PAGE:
Manchester developers behind the regeneration of an iconic Wigan landmark have released striking images of their vision.
Canal-side walkways, houses, a food hall and events venue are all part of plans to bring Wigan Pier ‘back to life’.
The conversion forms a key aspect of a council masterplan to transform the area close to the town centre and establish a thriving Pier Quarter.
Bosses say the submission of a planning application outlining the designs ‘is a significant step forward.’
Step Places, the firm leading the regeneration scheme, has revealed the 18th century complex will host a gin distillery and micro-brewery.
The food hall will include spaces for retailers with the adjacent former Orwell public house converted into an events venue suitable for weddings.
Becca Heron, council director of economy, said: “The range of uses Step Places has outlined is exciting and the proposals are wholly in line with our regeneration framework, which is a blueprint for the future of our town centre.
“We understand the importance Wigan Pier has to local people and it has been a long-term ambition to make the most of these buildings and transform them into a multi-use experiential destination.”
The council is working alongside the management of arts venue The Old Courts – who will become the operator of the site’s museum and education centre – and the Canal and River Trust to improve walkways leading from the town centre.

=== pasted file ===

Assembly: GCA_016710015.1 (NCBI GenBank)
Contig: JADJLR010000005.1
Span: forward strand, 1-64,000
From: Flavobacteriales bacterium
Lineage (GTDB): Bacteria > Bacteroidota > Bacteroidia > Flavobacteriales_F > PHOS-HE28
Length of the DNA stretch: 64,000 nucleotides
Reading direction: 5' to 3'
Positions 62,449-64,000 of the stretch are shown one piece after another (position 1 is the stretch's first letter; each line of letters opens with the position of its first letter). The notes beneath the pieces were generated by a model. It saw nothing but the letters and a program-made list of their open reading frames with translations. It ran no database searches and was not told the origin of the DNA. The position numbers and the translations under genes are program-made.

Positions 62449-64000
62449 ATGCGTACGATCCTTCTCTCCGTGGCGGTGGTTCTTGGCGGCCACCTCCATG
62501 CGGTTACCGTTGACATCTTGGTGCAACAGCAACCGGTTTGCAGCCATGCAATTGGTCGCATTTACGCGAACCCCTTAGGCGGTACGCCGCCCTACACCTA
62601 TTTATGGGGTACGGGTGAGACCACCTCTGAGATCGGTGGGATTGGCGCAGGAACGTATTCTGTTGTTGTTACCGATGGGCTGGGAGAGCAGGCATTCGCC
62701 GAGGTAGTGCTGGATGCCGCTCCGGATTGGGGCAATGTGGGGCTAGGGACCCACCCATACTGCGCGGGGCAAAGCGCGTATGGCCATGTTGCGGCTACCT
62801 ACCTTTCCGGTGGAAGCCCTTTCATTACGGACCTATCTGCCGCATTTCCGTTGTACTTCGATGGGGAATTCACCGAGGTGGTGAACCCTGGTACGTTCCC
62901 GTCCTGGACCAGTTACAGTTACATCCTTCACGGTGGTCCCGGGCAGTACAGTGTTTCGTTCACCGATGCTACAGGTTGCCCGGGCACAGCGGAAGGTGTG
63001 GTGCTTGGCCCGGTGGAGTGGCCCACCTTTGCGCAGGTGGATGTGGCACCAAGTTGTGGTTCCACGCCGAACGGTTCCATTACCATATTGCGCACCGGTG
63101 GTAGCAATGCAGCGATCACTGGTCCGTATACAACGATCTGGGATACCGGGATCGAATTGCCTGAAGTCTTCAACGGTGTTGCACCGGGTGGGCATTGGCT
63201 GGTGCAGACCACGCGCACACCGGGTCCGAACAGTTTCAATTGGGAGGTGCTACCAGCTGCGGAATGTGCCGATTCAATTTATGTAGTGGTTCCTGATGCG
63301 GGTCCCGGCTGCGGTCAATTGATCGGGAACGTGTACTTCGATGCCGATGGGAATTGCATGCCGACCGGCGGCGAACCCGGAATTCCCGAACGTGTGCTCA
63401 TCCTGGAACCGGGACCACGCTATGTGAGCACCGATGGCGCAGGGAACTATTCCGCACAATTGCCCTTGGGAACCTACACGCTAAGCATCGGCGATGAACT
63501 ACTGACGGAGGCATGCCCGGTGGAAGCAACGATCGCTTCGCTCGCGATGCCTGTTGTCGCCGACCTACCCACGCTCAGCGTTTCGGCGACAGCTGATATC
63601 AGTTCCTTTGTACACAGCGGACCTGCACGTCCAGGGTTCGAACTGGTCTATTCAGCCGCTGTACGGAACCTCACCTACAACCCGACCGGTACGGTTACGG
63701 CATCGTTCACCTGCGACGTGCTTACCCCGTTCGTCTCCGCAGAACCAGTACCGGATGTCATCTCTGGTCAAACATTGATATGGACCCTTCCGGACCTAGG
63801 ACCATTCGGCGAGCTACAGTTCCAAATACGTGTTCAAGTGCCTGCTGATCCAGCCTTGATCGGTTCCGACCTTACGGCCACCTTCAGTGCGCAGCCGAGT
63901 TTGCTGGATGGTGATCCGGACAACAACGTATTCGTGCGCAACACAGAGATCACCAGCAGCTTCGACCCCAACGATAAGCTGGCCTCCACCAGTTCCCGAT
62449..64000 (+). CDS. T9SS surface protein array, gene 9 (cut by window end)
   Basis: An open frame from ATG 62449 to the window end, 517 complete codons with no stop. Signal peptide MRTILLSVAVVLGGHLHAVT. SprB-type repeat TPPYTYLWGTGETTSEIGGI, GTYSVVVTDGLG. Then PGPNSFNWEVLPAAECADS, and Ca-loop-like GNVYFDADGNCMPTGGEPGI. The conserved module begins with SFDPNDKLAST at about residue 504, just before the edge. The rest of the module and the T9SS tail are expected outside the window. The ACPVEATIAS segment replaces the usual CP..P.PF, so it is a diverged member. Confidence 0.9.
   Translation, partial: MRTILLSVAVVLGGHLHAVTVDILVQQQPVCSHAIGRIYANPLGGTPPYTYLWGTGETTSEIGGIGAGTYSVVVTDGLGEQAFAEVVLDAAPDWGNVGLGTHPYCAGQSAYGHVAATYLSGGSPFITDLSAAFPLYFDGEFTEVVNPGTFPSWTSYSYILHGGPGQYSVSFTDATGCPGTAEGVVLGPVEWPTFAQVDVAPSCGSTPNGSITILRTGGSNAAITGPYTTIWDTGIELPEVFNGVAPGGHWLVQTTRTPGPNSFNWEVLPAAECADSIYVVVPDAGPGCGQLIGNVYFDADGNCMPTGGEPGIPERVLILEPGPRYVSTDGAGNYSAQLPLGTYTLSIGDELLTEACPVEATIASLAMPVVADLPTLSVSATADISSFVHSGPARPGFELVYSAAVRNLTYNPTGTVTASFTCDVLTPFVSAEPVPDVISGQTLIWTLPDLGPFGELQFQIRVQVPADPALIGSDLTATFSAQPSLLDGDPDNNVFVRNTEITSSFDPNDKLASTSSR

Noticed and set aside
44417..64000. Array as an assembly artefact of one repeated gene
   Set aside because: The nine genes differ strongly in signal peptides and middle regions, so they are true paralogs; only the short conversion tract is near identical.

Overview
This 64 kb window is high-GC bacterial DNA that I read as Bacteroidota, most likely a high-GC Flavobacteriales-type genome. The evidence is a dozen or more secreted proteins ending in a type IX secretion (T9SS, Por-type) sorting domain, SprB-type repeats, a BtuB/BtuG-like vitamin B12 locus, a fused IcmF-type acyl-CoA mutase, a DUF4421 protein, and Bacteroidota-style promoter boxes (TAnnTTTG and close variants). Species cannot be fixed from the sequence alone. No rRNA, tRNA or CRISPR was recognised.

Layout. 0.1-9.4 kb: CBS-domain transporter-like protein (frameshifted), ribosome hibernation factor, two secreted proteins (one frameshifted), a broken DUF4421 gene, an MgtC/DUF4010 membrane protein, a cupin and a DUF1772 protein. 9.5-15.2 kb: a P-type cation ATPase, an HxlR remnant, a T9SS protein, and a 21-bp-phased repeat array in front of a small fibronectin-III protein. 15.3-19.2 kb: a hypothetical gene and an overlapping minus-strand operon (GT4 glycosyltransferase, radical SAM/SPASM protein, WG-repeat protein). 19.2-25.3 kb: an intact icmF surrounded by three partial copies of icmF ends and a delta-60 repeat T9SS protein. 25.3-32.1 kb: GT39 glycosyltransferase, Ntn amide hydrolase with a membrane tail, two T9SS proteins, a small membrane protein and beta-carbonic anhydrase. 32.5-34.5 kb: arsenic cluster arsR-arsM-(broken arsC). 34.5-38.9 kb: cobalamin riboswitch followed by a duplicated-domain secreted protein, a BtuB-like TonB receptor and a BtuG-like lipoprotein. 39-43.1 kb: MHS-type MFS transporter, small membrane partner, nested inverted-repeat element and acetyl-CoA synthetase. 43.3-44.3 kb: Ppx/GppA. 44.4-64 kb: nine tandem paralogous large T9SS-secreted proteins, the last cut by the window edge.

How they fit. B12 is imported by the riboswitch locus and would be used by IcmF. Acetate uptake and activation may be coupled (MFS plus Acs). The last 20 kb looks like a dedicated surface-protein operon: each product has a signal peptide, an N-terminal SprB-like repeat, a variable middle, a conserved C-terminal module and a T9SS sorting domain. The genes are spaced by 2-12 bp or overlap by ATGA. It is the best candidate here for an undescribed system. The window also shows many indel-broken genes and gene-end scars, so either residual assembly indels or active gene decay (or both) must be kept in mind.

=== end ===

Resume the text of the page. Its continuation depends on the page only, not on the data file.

The plans also include a public realm area in addition to a residential element and could be complete by 2020.
Harry Dhaliwal, managing director of Step Places, said: “We believe we are bringing something completely different to the area and our vision is to ensure that Wigan Pier becomes an iconic destination again that people want to live in and visit for years to come.”
The planning application is expected to be determined later this year, the developers said.
Wigan Pier is a historic site on the Leeds-Liverpool Canal originally used as a coal loading jetty where wagons would unload coal on to canal barges.
Its cultural significance is partly due to George Orwell’s work on the plight of the working class in the early 20th century; ‘The Road to Wigan Pier.’
The location also played host to the Wigan Pier nightclub which reached the peak of its popularity in the mid-1990s.